Common Redpoll

Carduelis flammea

Common Redpoll

Common Redpoll

It is a real treat for backyard birdwatchers when a flock of Common Redpolls descend to their feeders. At those times you are entertaining far-flung guests from a distant and exotic land. Redpolls are a species of the far north. They breed and nest around the perimeter of the North Pole. In the fall they migrate south into Canada and northern Europe. About every other year, when tree seed supplies are cyclically low, they “irrupt” farther south and winter in the northern states of the U.S.

Common Redpolls are a tiny finch, with a yellow, conical bill typical of a seed eater. The male has a bright red crown (“poll” is an old term for cap or hat). Both sexes have a black chin and lores. The flanks and back are broadly streaked in white and brown, and the wings and tail are black-brown. The cheeks and breast of the Redpoll have a faint, pinkish hue which is more apparent on the males.

A rarer relative of Common Redpolls, the Hoary Redpoll is very similar in pattern and color, though much paler overall. Distinguishing the two species from one another is problematic as there are dark Hoarys and light Commons. If you find finches present in your yard that match this general description, assume you are observing the more likely of the two, Common Redpoll.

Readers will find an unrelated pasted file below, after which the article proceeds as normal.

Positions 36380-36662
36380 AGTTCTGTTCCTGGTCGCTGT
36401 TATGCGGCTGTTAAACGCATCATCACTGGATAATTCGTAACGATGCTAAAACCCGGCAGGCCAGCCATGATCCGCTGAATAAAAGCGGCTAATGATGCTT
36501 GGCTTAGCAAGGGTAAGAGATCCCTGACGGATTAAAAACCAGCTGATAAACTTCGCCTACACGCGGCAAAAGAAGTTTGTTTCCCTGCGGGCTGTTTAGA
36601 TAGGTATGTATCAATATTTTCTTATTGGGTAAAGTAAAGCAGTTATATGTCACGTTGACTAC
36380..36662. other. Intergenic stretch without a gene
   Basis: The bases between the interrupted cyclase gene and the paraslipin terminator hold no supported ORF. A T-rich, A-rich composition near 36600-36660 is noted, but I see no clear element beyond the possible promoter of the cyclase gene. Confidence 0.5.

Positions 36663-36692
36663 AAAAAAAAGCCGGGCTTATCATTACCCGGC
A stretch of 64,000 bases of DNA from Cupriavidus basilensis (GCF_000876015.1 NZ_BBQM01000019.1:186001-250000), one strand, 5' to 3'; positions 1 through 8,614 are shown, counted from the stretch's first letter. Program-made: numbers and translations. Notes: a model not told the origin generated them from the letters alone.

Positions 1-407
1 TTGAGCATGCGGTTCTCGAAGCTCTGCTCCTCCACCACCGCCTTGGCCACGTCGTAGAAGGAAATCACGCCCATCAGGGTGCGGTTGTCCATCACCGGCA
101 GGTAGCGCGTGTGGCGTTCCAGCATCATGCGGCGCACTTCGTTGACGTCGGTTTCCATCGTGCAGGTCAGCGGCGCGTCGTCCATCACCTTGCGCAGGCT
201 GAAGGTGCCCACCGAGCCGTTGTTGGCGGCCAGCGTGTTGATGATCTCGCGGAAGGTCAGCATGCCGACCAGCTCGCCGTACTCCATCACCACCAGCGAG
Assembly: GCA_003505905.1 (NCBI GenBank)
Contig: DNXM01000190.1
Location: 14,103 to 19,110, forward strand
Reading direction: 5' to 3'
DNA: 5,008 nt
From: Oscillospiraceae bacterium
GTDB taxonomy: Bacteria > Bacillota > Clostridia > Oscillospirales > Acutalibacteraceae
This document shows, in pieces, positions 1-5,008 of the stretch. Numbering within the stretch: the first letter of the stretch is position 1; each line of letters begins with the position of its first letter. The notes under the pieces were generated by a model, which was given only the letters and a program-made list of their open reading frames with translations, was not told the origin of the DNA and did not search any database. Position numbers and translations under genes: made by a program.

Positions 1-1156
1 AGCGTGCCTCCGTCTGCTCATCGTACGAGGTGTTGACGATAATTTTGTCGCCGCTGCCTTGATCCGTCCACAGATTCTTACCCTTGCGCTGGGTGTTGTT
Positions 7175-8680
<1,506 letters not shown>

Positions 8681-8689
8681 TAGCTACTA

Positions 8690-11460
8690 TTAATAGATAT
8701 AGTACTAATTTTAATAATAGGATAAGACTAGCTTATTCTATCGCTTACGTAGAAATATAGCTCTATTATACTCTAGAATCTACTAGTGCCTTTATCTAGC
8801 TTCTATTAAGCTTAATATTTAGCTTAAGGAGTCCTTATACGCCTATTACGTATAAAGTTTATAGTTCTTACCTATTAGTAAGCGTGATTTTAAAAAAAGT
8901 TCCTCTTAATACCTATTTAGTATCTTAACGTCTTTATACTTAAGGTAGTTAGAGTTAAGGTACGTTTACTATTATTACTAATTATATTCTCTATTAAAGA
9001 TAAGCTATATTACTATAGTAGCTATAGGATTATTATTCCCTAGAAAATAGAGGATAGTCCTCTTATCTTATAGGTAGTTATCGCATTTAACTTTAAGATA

Typical wintering habitat includes open woodlands and scrub, field edges, and towns. Breeding habitat is subarctic rocky scrub areas. Because such locations are very exposed, redpolls are able to glean seeds quickly, store them in diverticula (a crop-like structure), and later, in a safer spot, regurgitate and ingest the seeds. Grab your meal and head for a more comfortable place to dine seems to be the Redpoll strategy! Does this make them “fast food junkies?”

Redpolls are almost exclusively seed eaters. Natural forage includes tiny seeds of trees, shrubs, and grasses. At feeders in the winter, they are very fond of millet seed and sunflower seeds. The small yellow millet and fine bits and pieces of sunflower contained in Aspen Song® Finch mix are ideally suited and sized for attracting this special specie.

While the opportunity to enjoy Common Redpolls only occurs on a two year cycle, when they do arrive, they will flock to your yard in numbers. Once your finch feeder is located and recognized as a dependable food source, they will stay with you for much of the winter. Their exotic story and subtle beauty will provide much enjoyment while they remain. And so as not to provide too much of a good thing, they will be back…eventually!

Reference: Knox, Alan G. and Peter E. Lowther. 2000. Common Redpoll (Carduelis flammea), The Birds of North America Online (A. Poole, Ed.). Ithaca: Cornell Lab of Ornithology.